If you’re reading up on SEO, chances are you’ve come across the term ‘internal link’. An internal link is really just a name for a hyperlink which points to another page on the same website. For example, if we put a link in this article (like this one) to another page on our site, that would be considered an internal link.
Internal Links are most commonly seen in website navigation menus, content in the body section of web pages, in the sidebar of a blog-style website and sometimes in the footer.
The main purpose of internal linking is to help:
Users navigate your website
Build a hierarchy of the website that allows users and search engines to access information easily
Spread the link juice (page ranking power) around your website
The importance of internal links for SEO
It’s no secret that having other sources link to your content or website will boost the SEO of your site. However, internal links are just as important as external links. It helps make sure users 'stick' to your website. If you can show your readers similar content, they will be more inclined to stay on your website rather than search for it elsewhere. This spreads more link juice around your website and increases the page view count, and Google loves both these things.
Another important facet of internal linking is how you decide to connect your content together. It should be structured in a way that allows users to easily access all pages of your website. If you don't structure your links properly you could end up with content that doesn't get any page views because it is hard to get to and forms part of a poorly organised website hierarchy.
A well organised and structured internal linking strategy will allow web crawlers to index and crawl through your content with ease. This means Google will get a greater understanding of your website and content and will rank you according. Google is increasingly focused on user experience and if a website is easy for a web crawler to navigate, then it is also going to be relatively easy for us humans and gorillas to use too. Google will recognise when your website is user friendly and take that into consideration in ranking your pages.
Internal linking best practices
You need to keep the structure of your website in mind when you‘re planning out your internal links. The best strategy is to construct your links in a way that branches out from a central focal point.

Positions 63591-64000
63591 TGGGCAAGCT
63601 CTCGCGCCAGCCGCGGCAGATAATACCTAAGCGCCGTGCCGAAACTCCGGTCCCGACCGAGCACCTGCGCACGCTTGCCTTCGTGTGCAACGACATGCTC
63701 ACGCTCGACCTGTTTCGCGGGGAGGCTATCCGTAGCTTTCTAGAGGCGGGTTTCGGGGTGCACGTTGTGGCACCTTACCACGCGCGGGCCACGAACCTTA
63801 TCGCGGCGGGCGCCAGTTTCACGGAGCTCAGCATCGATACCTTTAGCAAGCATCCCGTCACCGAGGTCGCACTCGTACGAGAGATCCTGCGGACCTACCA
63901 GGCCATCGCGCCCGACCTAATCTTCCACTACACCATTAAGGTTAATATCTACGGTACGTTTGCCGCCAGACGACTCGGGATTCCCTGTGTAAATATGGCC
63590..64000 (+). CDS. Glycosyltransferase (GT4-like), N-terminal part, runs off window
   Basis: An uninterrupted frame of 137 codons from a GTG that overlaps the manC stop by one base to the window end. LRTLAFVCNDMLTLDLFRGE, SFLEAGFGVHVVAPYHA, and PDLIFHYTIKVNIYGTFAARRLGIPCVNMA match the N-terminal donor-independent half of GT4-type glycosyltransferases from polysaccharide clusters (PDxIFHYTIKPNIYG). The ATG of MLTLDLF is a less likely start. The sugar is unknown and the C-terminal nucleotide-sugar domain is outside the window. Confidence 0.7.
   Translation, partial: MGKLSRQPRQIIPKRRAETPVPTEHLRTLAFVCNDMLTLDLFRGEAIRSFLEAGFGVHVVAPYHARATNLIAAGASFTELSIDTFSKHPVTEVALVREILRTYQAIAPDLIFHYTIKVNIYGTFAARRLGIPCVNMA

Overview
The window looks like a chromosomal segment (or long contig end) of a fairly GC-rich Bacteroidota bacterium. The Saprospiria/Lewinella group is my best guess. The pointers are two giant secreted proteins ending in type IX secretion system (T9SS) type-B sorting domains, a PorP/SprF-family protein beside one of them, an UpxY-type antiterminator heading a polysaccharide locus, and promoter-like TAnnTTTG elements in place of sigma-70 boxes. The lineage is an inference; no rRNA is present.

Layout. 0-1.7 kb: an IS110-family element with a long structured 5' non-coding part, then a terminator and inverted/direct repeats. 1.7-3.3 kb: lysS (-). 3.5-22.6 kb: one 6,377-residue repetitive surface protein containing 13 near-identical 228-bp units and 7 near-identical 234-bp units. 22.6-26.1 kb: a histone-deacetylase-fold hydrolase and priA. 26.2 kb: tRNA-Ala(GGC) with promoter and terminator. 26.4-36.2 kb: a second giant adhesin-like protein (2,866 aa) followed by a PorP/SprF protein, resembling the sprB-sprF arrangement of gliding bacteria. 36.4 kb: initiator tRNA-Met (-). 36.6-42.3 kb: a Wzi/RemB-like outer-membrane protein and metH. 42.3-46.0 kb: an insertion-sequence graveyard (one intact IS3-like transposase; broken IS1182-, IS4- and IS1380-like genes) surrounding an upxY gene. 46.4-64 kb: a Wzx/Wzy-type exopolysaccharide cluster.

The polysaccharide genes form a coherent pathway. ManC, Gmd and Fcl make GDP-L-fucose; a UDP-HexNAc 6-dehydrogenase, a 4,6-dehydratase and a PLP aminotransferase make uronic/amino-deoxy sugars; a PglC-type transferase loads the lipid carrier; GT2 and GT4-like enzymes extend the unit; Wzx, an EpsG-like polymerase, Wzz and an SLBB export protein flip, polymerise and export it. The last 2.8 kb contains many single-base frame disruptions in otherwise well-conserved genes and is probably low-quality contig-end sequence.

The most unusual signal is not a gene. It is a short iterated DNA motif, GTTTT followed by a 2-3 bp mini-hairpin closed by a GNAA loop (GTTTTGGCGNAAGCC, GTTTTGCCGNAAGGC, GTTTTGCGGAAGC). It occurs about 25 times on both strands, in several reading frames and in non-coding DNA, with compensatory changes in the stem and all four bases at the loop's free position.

Your internal linking structure should resemble a pyramid of sorts, which will allow traffic to seamlessly flow from the top (home page) to the bottom (articles/etc). This can be achieved by using categories and sub-categories (see Amazon.com),that group relevant pieces of information together. You should study your favourite blog or website, and analyse how they have structured their links to make their website easy to navigate.
Try not to include too many links in the footer as Google may think you are abusing links.
Importance of Anchor Text
Anchor text is the text you see in the hyperlink (the text in a link that is most often highlighted in blue). The anchor text holds a lot of importance in internal linking because it helps Google interpret the link. For example if we linked an article from here and labelled it “Top 10 SEO Tips”, Google will immediately recognise that we’re linking another article on the subject of SEO. So next time you create an internal link, rather than giving it an anchor text of “click here”, try to give it a relevant title that reflects the that is linked.
Keep in mind that Google only takes the first link into consideration. If you have two links that point to the same place, Google will only pay attention to the anchor text in the link that occurs first.
We hope you’ve learnt a thing or two during our Simple SEO Tips series. This is the last article in this particular series, but keep an eye out for our next series where we are answering some of the more general online marketing questions we get time and time again… Until then – have fun in the jungle!